Wednesday, May 25, 2011

Going Flush Free When You Pee

Maybe it’s another “guy thing”, but I’ve been noticing urinals a lot lately. I’m not alone either. Both Paul Anater of Kitchen & Residential Design and Bob Borson at Life of an Architect have written about them, sometimes about their function and sometimes about their form.  Odd stuff?  Perhaps.  But design is design and one cannot pick what one finds inspirational.

For me, it’s all about the form. Even before I started blogging I’d find some sort of pleasing aesthetic in some of the urinals I saw, and try to find ways to photograph them without being thought of as some kind of weirdo. My kids must have thought I had some sort of bladder infection for the number of times I would return to a washroom, attempting to have some “alone” time to properly photograph the porcelain.

During a visit to the Red Rock Canyon in Nevada last month, I came across a urinal in the washroom at the interpretive centre I’d never seen before. I’d initially noticed its shape, but soon realized the only plumbing attached to the fixture was a drain; there was no water supply to flush the waste.

Waterless urinal from Zurn
My initial reaction was: EWWWWWWW! But being the diligent blogger I am I did a little digging and discovered waterless urinals are not a new thing. After all in a world where water conservation is essential, the next logical step after a low-flow urinal is a NO-flow urinal.

What makes this system work is an environmentally friendly sealant that is applied to the vitreous china fixture. The sealant disinfects and protects and maintains an odour-free (I can verify this!) urinal.  I'll admit my initial apprehension towards this system is still there, even if in a diminished capacity. But in an environment where water is scarce, it is a perfect solution.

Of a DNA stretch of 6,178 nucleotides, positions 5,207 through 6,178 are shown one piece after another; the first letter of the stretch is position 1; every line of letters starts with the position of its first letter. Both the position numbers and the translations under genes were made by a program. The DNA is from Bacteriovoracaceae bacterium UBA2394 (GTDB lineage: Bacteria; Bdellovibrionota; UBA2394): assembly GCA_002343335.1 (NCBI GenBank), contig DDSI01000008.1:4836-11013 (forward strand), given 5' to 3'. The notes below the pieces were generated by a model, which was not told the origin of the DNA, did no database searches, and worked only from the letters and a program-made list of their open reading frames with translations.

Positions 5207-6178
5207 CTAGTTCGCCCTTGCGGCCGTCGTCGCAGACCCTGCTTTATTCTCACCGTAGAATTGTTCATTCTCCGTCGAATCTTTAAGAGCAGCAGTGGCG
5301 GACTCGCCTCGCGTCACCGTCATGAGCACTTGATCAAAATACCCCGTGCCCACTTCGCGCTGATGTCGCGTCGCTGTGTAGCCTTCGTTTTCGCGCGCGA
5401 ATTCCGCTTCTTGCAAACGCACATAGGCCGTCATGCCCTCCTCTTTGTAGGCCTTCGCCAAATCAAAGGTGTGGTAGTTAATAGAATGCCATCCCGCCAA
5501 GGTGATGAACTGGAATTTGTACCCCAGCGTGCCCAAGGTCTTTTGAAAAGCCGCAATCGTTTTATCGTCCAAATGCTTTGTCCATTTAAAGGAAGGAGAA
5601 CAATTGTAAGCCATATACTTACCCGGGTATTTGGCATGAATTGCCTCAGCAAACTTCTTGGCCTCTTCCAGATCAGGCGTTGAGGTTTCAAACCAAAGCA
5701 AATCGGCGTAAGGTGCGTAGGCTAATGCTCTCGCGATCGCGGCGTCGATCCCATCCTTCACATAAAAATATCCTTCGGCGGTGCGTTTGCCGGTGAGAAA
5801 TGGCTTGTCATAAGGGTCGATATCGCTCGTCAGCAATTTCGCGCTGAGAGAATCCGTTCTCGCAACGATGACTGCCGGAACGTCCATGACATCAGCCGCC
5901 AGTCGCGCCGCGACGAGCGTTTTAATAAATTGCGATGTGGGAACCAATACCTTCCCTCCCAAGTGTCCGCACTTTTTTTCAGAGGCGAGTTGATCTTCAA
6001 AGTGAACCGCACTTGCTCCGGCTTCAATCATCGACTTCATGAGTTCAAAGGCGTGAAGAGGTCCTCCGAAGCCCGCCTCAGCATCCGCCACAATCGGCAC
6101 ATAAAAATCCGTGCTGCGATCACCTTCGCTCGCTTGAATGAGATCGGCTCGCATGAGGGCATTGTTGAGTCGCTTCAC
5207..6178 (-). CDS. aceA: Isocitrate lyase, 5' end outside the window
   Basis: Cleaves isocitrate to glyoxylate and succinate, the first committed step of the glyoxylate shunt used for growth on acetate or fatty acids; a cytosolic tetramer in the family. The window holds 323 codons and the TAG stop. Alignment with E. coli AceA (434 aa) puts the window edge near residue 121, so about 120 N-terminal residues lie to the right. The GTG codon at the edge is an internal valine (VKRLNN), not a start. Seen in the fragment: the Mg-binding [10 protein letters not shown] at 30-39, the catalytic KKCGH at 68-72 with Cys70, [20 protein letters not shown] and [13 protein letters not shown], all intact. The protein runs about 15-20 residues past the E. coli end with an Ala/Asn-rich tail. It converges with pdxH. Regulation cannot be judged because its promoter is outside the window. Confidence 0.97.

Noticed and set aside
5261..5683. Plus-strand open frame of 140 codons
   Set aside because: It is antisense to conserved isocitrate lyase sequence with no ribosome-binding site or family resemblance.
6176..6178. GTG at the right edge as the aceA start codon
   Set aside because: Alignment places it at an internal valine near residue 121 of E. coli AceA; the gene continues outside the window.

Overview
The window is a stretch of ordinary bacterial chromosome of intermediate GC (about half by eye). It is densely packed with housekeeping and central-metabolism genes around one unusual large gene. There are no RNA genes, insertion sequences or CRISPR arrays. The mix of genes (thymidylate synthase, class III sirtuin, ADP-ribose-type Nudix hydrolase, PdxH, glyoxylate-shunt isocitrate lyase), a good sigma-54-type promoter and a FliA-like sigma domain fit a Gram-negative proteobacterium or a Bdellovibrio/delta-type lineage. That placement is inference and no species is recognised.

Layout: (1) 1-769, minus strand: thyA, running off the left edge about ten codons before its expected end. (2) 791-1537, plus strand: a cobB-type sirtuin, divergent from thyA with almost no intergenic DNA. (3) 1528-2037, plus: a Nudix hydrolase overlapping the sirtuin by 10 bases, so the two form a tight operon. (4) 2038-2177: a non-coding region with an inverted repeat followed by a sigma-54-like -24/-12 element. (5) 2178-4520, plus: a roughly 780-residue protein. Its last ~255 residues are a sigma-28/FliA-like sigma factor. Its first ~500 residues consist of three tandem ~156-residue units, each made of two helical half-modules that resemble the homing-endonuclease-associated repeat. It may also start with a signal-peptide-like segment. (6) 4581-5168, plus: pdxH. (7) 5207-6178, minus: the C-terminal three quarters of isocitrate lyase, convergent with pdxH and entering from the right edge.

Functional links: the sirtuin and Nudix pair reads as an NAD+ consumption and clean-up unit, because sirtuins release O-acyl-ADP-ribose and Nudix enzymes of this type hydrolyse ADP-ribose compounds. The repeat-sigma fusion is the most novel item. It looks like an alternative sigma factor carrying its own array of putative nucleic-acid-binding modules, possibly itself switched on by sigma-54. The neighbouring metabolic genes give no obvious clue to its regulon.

1. Right there with you, Arne- Next house I build will have them.

    I think at some point we've all written about urinals... are we just trying to convince ourselves that it's ok to use them in residential applications?

  2. I'm still not convinced I want urinals in my house. Perhaps if it was a really BIG house with a pool, and I had space for a Men's and a Woman's change room. Otherwise, I'd have a bidet before I'd have a urinal.

  3. Oh I can just imagine the sight of you photographing urinals. My husband would die of embarrassment! A few years back I saw in This Old House a southern post office converted to a home. It was lovely and the bathrooms were mostly in tact. Urinals included!

  4. Brandon @ dcoopsdJune 4, 2011 at 12:29 PM

    Hey Arne!
    I finally get to comment on one of your posts. Something I actually know something about!

    So aside from your weird fetish of photographing urinals (though I have a weird one for trying to determine whether or not they're ADA compliant...) I will say this about waterless urinals...
    In the comm world, with the major presence of LEED (and here in California with out huge water restrictions) waterless urinals area really making a run for the money so to speak. The problem is that there are several types of waterless urinals, the most problematic being the cartridge based urinals. Why are they a problem? Well remember what is flowing through the cartridge and that someone has to replace it. The end result cartridge is not exactly the freshest piece of the bunch and ends up being a mini-bio-hazard. Anyway, long story short.... one can not just take the urinal they see on the shelf without doing just a little homework to make sure they're not offsetting one problem with another. Water use or bio mess? Hmmm....


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